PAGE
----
Exemestane (Page 2 of 7)

6 ADVERSE REACTIONS

In the adjuvant treatment of early breast cancer, the most common adverse reactions occurring in ≥ 10% of patients in any treatment group (exemestane vs. tamoxifen) were mild to moderate hot flushes (21.2% vs. 19.9%), fatigue (16.1% vs. 14.7%), arthralgia (14.6% vs. 8.6%), headache (13.1% vs. 10.8%), insomnia (12.4% vs. 8.9%), and increased sweating (11.8% vs. 10.4%). Discontinuation rates due to AEs were similar between exemestane and tamoxifen (6.3% vs. 5.1%). Incidences of cardiac ischemic events (myocardial infarction, angina, and myocardial ischemia) were exemestane 1.6%, tamoxifen 0.6%. Incidence of cardiac failure: exemestane 0.4%, tamoxifen 0.3%.

In the treatment of advanced breast cancer, the most common adverse reactions were mild to moderate and included hot flushes (13% vs. 5%), nausea (9% vs. 5%), fatigue (8% vs. 10%), increased sweating (4% vs. 8%), and increased appetite (3% vs. 6%) for exemestane and megestrol acetate, respectively.

6.1 Clinical Trial Experience

Because clinical trials are conducted under widely varying conditions, adverse reaction rates observed in the clinical trials of a drug cannot be directly compared to rates in the clinical trials of another drug and may not reflect the rates observed in clinical practice.

Adjuvant Therapy

The data described below reflect exposure to exemestane in 2,325 postmenopausal women with early breast cancer. Exemestane tolerability in postmenopausal women with early breast cancer was evaluated in two well-controlled trials: the IES study [See Clinical Studies (14.1)] and the 027 study (a randomized, placebo-controlled, double-blind, parallel group study specifically designed to assess the effects of exemestane on bone metabolism, hormones, lipids, and coagulation factors over 2 years of treatment).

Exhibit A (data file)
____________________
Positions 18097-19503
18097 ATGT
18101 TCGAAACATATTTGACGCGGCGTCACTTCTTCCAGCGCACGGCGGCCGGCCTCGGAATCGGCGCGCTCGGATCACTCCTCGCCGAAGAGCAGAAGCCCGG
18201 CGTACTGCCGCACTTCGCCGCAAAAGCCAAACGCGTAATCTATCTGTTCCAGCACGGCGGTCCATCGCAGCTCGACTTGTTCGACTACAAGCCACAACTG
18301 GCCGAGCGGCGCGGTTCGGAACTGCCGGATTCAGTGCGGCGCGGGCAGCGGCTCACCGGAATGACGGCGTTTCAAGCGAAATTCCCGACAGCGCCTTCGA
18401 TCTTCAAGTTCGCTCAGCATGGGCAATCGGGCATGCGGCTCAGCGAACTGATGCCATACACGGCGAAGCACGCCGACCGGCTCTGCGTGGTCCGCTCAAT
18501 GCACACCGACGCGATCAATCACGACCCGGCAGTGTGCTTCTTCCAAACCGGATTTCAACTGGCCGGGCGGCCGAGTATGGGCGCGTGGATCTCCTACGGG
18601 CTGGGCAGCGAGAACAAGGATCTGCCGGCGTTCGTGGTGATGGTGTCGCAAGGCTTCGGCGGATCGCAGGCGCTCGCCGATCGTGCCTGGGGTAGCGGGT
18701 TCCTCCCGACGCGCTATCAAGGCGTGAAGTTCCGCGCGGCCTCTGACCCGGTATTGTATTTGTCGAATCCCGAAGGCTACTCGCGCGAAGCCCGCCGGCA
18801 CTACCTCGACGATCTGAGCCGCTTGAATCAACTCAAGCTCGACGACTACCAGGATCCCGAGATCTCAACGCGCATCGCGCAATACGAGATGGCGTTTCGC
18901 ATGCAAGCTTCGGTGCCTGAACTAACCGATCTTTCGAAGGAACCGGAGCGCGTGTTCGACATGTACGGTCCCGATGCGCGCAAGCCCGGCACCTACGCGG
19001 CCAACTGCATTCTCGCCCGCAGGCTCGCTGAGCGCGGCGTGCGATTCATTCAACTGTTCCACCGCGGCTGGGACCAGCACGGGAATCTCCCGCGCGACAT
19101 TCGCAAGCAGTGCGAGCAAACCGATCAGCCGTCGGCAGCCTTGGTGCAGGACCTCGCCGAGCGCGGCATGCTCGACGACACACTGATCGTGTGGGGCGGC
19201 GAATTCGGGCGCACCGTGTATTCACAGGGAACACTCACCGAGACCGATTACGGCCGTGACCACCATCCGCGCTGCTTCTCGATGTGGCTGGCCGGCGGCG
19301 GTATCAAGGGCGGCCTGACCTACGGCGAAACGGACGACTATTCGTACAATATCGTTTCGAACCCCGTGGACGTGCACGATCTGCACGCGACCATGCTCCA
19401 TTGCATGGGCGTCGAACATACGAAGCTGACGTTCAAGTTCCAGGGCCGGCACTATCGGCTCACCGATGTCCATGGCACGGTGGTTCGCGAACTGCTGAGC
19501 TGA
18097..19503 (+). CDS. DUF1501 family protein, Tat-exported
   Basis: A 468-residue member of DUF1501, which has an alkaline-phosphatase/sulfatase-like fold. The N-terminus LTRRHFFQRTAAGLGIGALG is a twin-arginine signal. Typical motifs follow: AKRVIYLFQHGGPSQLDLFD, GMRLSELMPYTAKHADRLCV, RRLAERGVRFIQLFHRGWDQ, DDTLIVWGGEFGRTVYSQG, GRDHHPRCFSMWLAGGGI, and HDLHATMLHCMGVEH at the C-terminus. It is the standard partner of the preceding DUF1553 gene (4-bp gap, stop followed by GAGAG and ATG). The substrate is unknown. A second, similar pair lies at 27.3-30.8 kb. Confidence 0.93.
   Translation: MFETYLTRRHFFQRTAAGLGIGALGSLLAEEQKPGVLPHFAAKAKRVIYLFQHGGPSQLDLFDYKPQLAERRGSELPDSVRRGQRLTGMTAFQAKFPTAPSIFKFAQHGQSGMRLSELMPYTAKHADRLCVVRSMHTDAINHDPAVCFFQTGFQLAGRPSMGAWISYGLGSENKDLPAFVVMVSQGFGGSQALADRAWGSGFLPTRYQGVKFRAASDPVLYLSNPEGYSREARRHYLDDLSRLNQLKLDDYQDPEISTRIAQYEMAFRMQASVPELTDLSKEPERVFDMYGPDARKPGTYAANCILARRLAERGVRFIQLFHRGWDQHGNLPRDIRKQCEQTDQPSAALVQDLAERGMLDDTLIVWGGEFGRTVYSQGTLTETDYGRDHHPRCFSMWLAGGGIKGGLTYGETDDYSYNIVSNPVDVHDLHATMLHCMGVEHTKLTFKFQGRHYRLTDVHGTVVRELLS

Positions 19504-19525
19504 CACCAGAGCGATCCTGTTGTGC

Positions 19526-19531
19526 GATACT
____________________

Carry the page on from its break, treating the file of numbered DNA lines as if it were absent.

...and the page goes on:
The median duration of adjuvant treatment was 27.4 months and 27.3 months for patients receiving exemestane or tamoxifen, respectively, within the IES study and 23.9 months for patients receiving exemestane or placebo within the 027 study. Median duration of observation after randomization for exemestane was 34.5 months and for tamoxifen was 34.6 months. Median duration of observation was 30 months for both groups in the 027 study.

Certain adverse reactions, which were expected based on the known pharmacological properties and side effect profiles of test drugs, were actively sought through a positive checklist. Signs and symptoms were graded for severity using CTC in both studies. Within the IES study, the presence of some illnesses/conditions was monitored through a positive checklist without assessment of severity. These included myocardial infarction, other cardiovascular disorders, gynecological disorders, osteoporosis, osteoporotic fractures, other primary cancer, and hospitalizations.